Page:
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The Sermon on the Mount Pt. 2 – Lesson 3: Prayer – Part 2

“Praying always with all prayer and supplication in the Spirit, and watching thereunto with all perseverance and supplication for all saints;” —Ephesians 6:18

Scripture Reading: Matthew 6:5-13


Christ’s teaching on prayer in Matthew 6:5-13 establishes the foundational concepts every Christian needs to have an effective prayer life. But how are these concepts incorporated into our daily prayer life in a practical way?

WORSHIP—The Lord’s Prayer begins with worship. “Our Father which art in heaven, Hallowed be thy name” (Matthew 6:9). Prayer should start with a focus on God’s greatness, His majesty, and His mercy and grace in sending His Son to die for our sins. We recognize that He truly is Lord over the entire universe, and that He alone is the Father and Creator of mankind. Worship includes not only a recognition of His greatness, but a personal acceptance of it. We’re called to go beyond lip-service, and pour our heart out to the One who made us in His image. One of the best ways we can do this is to worship God for His character attributes. He truly is our Holiness, Righteousness, Healer, Provider, Shepherd, Protector, and Peace.

KING—“Thy kingdom come, Thy will be done in earth, as it is in heaven” (Matthew 6:10). When we begin by worshipping the Lord, it is then that we can fully understand He is King of everything. All we can see or understand in the physical or spiritual realm is His. Because it’s His, He has every right to rule as He sees fit.

When we recognize Him as the Ruler of the universe, we must also be willing to recognize Him as the Ruler of our life. Just as He sits on a throne in heaven, we need to let Him sit on the throne of our heart. What we want must be given up in prayer by saying what Christ said: “Not my will, but thine, be done” (Luke 22:42). Seeing Him as our King and Ruler should cause us to cast our care upon Him completely. if He can rule every aspect of the universe, surely we can trust Him with our life!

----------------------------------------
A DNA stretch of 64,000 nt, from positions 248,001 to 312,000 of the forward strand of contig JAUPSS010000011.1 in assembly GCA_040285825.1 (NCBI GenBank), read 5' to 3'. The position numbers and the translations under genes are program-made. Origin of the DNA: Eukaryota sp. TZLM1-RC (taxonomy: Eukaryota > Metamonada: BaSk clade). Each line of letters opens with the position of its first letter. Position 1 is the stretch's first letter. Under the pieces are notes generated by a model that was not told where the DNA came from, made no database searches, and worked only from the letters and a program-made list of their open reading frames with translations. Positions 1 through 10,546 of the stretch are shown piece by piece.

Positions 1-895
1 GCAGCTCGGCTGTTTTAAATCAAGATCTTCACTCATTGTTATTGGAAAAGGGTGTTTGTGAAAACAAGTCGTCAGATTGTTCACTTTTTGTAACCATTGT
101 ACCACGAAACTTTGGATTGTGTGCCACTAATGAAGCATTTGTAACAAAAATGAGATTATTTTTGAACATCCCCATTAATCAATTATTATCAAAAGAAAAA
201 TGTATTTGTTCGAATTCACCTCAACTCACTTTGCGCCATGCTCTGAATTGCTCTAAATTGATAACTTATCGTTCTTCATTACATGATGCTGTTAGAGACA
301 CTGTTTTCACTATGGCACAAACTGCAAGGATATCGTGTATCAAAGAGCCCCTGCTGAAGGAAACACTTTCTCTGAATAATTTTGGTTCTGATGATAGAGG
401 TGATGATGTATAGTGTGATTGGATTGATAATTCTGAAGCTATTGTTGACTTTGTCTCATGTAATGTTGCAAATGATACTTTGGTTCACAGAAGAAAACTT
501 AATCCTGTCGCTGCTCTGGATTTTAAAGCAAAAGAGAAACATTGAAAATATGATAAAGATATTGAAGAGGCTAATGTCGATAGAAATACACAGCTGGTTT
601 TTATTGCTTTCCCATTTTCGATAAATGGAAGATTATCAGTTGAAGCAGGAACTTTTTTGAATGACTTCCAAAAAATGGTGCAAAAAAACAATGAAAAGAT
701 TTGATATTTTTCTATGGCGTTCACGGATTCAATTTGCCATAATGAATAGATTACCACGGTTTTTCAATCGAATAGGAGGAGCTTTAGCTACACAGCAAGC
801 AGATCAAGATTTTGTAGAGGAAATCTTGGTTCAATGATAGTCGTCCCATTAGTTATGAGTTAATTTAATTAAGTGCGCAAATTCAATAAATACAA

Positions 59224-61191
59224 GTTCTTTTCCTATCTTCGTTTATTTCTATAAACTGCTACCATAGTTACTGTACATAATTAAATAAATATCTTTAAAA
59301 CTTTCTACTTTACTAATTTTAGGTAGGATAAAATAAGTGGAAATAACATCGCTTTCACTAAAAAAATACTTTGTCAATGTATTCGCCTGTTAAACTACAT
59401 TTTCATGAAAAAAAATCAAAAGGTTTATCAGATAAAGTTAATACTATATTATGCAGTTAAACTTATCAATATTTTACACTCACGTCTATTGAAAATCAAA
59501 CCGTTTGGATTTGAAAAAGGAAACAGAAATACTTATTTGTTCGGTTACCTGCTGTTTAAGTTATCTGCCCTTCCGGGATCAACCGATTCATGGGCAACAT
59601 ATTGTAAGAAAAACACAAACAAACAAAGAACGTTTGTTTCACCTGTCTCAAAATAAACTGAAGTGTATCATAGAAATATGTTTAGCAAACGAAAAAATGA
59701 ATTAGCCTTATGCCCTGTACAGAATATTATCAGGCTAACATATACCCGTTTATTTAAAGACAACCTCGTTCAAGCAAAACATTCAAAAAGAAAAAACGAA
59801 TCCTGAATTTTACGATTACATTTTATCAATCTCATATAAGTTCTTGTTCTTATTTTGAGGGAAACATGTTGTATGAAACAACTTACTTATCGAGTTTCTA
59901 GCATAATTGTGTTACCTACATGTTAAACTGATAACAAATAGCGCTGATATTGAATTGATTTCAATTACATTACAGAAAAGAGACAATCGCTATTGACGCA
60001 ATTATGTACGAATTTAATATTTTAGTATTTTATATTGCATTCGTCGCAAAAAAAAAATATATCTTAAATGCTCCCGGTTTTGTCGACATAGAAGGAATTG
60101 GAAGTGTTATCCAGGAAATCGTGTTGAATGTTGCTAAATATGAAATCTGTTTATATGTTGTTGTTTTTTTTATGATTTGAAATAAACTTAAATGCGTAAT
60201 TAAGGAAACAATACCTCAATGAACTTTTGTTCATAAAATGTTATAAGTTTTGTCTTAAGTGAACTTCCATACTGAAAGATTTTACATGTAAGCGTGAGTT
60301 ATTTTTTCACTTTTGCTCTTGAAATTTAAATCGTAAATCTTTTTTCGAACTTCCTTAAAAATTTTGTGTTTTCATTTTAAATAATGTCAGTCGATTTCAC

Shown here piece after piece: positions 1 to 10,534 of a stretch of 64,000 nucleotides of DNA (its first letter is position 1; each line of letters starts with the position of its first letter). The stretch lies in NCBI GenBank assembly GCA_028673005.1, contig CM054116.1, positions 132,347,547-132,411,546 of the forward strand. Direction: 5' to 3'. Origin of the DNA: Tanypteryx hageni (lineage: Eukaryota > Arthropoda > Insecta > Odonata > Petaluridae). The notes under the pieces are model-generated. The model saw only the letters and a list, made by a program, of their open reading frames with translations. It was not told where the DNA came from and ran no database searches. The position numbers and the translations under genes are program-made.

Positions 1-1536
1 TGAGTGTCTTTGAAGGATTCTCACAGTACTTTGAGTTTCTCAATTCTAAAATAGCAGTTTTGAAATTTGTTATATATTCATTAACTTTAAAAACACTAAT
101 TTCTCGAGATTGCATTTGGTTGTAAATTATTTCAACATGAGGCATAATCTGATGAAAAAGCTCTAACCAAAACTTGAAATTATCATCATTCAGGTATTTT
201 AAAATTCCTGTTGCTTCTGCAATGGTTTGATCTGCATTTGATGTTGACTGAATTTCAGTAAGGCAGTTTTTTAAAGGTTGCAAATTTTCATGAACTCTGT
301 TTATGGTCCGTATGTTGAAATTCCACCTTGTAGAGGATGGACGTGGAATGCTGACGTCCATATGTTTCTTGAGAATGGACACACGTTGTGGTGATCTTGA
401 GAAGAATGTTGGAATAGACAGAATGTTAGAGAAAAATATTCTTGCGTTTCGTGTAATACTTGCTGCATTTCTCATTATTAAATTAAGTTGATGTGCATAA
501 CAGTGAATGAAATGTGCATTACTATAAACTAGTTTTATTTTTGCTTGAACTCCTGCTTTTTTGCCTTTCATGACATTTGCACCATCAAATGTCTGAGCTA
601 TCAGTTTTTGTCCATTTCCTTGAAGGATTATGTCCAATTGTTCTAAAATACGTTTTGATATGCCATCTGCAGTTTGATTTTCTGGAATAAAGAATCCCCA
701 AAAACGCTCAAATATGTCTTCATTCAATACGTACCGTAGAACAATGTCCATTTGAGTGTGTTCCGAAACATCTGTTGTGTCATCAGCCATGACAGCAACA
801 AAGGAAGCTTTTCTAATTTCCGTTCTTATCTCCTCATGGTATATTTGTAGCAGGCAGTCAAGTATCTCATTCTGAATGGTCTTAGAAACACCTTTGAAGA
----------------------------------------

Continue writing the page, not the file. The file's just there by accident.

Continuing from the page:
Lesson Questions:

  1. By what glorious work of grace do we become the children of God? John 1:11-12; Romans 8:14-17; 2 Corinthians 6:17-18; Galatians 3:23-26; Ephesians 1:3-6; 2:11-14.
  2. How does the phrase “which art in heaven” indicate God’s sovereignty and rulership over everything and everyone (Matthew 6:9)? Ephesians 1:19-23; 3:20-21; Job 41:33-34; Psalm 87:5-11; 115:3; Matthew 19:26; 1 Corinthians 1:27-29.
  3. Is it coincidental that Jesus teaches us to begin our prayers with worship? Why is worship such an important part of our prayer life? 1 Chronicles 16:23-31; Psalm 22:3, 27-28; Isaiah 45:20-24.
  4. Christ instructs us to pray that God’s Kingdom would come. What does it mean to have His Kingdom come to us? Luke 17:20-21; Romans 14:17; 1 Corinthians 4:19-20; Acts 2:1-4; John 4:13-14; 7:37-38; Matthew 16:19.
    Note: It’s important to realize that God’s will has already been established in heaven. What has been established in the heavens becomes reality on the earth. Therefore, our life should focus on discovering God’s established will, and then praying that into reality on earth.
  5. How does His Kingdom come in our personal lives? Romans 10:8-13; Luke 9:23-26; John 15:1-8; Mark 16:14-18; Galatians 5:22-26. How can we limit the fullness of His Kingdom working in us?
  6. Why must we always be seeking God’s will for our lives? Matthew 7:24-27; 12:50; James 4:13-17; Luke 22:41-43; Proverbs 16:7, 9; Psalm 1:1-6; 139:23-24.

Life Application:

This week, begin experimenting with prayer. Spend 2 or 3 days in worship, trying to see God’s sovereignty and mercy in a new way; spend another 2 or 3 days praying in complete silence, listening for the still, small voice of God; spend another 2 or 3 days examining how much of your life is really devoted to the Kingdom of God.